DOWNTOWN — Actress and former burlesque performer Victoria Libertore doesn't just teach her students how to strip.
Instead, her risque class at Dance New Amsterdam says she concentrates on the "archetypal energy work" involved in seductively taking off clothes. Her teaching method combines the psychology of Carl Jung, Jerzy Grotowski-inspired physical theater techniques and spiritual teachings.
In an eight-act performance that will culminate her latest two-week workshop this Saturday, called LateNite: GRRRlesque, Libertore, 36, will play hostess to a slew of burlesque performers who have taken her unique classes.
Burlesque artists Tallulah Luv, DapperQ and others will perform using the techniques that they've learned from Libertore onstage — namely, how to role-play by spiritually embodying various role models. Examples of the archtetypes that Libertore has had her students become while performing include the Queen, the Femme Fatale, the Prince, the Witch, the Child and hundreds of others.
"Going onstage and taking off clothes in front of strangers is very intimidating," Brooklyn-based Libertore told DNAinfo. "Archetypes in burlesque help the performer to be grounded, to be safe and to really have fun with the piece they're working on."
"I feel like it works on a physical acting level because it's working from the outside-in," she added. "It works on an energetic level, too, to make that alchemy happen onstage."
On Saturday, Libertore will impersonate Liza Minelli as her former students embody a slew of other characters, including Molly "Equality" Dyckman, a woman who combines her three loves in life onstage — women, poetry and Cheetos.
Other acts include Leg of Lamb, who has a complicated persona onstage — she acts as a hermaphrodite and goat farmer whose age fluctuates between 35 and 85.
Other performances include crying divas and butch cowboys.
Libertore has taught her students that, through archetypes and personas, they can re-imagine what it means to seduce an audience onstage.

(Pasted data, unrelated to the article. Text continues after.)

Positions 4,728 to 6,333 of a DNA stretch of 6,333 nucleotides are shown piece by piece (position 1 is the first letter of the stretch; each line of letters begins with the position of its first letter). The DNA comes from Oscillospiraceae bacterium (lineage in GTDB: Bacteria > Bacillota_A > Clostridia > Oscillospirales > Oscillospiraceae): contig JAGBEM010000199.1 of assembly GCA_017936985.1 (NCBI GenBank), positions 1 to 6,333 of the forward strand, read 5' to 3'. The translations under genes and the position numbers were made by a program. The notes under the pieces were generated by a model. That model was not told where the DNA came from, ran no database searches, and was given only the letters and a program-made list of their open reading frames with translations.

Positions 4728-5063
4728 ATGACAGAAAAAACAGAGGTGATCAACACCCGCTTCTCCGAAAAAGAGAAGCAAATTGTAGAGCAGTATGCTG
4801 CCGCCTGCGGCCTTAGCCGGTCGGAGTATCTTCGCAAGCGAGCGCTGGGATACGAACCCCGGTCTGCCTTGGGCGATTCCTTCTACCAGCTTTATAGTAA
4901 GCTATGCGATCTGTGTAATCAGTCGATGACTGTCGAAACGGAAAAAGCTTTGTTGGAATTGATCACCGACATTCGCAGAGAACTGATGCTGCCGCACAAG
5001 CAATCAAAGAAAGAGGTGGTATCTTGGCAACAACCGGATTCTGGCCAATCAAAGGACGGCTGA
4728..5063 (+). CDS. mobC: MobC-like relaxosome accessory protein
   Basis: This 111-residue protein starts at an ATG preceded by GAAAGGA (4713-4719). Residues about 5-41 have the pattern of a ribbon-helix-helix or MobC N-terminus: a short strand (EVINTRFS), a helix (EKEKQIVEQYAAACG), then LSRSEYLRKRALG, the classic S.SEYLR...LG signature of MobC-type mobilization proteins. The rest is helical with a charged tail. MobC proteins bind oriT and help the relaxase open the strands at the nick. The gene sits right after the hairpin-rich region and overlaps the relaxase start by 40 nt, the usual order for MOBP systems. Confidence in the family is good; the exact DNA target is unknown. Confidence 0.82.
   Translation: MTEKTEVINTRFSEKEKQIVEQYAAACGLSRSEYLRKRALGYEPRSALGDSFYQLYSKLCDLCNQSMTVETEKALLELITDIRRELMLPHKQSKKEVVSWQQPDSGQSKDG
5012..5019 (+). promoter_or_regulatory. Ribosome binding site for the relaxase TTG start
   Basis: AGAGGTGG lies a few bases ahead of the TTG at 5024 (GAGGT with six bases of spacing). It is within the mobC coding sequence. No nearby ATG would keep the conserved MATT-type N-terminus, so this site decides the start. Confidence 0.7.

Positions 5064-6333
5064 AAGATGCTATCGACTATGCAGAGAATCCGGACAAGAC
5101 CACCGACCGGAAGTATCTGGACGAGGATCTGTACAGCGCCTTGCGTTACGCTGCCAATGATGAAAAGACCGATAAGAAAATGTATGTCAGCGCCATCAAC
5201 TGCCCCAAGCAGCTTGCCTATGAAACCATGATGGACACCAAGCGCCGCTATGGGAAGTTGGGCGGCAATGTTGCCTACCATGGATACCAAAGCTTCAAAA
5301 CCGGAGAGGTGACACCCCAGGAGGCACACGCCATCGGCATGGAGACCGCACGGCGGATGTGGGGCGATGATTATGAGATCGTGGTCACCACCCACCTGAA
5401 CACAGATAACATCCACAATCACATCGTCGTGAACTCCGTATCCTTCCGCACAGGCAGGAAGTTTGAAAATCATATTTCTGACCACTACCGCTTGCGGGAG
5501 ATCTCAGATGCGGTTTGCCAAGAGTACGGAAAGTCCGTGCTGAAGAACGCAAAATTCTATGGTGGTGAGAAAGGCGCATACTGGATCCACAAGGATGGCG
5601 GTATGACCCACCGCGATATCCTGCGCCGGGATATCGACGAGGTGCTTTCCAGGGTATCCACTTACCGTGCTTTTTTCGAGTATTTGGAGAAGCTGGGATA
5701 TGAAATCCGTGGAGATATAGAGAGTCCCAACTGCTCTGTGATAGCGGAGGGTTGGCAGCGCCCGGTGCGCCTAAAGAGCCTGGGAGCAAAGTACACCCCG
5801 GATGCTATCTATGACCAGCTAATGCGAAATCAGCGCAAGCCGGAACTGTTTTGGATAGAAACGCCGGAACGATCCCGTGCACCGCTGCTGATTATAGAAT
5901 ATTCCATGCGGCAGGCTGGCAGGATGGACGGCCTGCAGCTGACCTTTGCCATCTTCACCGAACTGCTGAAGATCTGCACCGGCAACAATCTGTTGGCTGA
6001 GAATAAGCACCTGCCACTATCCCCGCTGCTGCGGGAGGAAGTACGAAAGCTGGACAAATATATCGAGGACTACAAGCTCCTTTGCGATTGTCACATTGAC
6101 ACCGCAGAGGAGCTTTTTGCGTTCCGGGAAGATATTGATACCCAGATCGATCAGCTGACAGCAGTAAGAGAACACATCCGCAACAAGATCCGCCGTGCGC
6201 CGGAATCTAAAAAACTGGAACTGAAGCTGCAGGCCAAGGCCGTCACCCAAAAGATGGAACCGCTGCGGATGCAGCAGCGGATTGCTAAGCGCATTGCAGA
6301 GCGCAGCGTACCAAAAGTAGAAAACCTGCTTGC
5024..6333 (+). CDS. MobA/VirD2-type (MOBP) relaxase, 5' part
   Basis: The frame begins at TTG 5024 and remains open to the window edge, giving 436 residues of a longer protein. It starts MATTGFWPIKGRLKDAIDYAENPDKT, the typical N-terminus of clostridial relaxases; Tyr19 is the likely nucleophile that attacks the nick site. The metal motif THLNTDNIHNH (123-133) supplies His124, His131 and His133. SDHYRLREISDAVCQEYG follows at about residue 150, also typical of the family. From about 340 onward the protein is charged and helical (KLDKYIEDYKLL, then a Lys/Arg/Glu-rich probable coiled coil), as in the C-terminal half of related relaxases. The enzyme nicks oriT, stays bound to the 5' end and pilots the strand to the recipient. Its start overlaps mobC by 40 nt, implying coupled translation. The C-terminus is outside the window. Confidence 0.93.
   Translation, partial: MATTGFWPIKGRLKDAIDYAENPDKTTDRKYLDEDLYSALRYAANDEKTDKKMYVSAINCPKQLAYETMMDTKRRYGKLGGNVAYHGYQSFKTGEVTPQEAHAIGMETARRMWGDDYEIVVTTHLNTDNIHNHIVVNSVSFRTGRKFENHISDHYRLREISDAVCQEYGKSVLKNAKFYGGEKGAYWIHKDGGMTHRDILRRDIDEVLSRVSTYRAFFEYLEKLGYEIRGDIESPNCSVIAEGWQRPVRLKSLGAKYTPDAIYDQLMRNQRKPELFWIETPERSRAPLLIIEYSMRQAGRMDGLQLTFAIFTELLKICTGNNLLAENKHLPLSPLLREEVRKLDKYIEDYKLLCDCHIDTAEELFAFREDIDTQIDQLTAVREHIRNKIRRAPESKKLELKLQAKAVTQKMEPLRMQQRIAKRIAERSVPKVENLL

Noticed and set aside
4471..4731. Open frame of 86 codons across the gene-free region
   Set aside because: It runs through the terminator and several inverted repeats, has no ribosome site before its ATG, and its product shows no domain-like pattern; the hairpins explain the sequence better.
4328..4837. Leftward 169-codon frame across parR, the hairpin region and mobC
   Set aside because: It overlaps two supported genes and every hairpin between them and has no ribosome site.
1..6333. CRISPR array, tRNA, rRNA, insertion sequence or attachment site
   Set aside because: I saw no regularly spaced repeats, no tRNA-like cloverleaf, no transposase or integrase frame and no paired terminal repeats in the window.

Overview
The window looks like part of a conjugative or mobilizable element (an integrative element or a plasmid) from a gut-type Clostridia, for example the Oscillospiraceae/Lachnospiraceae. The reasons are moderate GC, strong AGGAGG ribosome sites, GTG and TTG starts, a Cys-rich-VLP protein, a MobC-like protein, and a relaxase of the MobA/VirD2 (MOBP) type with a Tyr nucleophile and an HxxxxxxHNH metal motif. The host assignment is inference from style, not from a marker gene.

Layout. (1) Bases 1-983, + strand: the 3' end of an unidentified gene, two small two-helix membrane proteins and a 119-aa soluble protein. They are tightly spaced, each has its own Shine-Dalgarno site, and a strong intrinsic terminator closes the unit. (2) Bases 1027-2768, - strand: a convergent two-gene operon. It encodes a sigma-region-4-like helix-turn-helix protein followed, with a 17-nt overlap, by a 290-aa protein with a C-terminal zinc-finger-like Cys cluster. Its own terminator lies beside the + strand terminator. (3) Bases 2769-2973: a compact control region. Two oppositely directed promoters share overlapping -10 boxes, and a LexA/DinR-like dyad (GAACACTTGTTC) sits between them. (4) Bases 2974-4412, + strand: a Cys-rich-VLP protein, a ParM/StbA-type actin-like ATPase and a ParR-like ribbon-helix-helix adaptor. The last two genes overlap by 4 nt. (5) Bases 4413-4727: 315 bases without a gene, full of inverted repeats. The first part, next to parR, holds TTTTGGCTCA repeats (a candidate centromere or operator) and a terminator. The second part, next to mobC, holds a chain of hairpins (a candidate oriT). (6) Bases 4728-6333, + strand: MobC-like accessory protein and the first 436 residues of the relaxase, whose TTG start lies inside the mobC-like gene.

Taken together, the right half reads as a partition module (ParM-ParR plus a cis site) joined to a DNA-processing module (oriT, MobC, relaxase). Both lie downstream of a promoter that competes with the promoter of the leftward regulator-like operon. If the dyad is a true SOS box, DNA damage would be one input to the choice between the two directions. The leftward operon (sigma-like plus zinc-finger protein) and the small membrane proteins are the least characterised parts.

"I would say that it's too much pressure to say that burlesque has to be sexy," Libertore said.
"There are ways to play with sexuality. I think that's what's so great about a burlesque performance. As an everyday, mainstream society we do have a limited view of what we think is sexy, and I think burlesque just blows that out of the water."
As part of the whole two-week burlesque extravangaza happening at Dance New Amsterdam, which began earlier this month, Libertore held one of her lauded classes for new students, called "Goddess Burlesque and Performance Workshop."
In the Dec. 4 class, she stressed to aspiring burlesque dancers that most performers "inherently" know how to take off their clothes, but that it's much more difficult to be open and connect to an audience on a deeper level while doing so.
Once her students learn the technique, however, she says that the performance can be much more liberating.
"You can create whatever you want," she added. "Absolutely everything goes in burlesque. It's about people being in their own bodies and expressing sexuality in their own terms."
To prepare new students for the exposing art form, she taught her technique of embodying various personas, which involves opening the heart chakra — one of the body's seven, according to Eastern philosophy.
Although Libertore's method is unique, she uses the archetypes as they're interpreted in "Sacred Contracts," a book by spiritual leader Caroline Myss.
She also had her students use a variety of physical theater techniques, which included staring at audience members for one minute straight, without twitching or turning away.
In another exercise, she had her students manipulate their facial expressions while they moved through the room in various tempos and styles. Often, she encouraged them to make gruesome faces and try to tell a story with their body language based on how their movements made them feel.
At the very end of the workshop, her students combined all of the methods and performed a short burlesque piece of taking off a single satin glove while embodying a randomly-chosen archetype — whether it was a "sexy" character or not.
The result was definitely powerful, student and television set designer Andrea Ivory, 28, said.
"I always just thought of the sexy aspect of it — I never thought you could really dig in and tell different types of stories with it," said Ivory, an aspiring burlesque dancer whose stage name is "Poison Ivory."
"It made me feel a little bit more free with the process, because I know I'm not just limited to trying to be sexy."
GRRRlesque, hosted and curated by Victoria Libertore, will start at 9:30 p.m. on Saturday, Dec. 10 at Dance New Amsterdam, located at 280 Broadway and Chambers Street. Tickets are $10 for general admission and $5 in advance.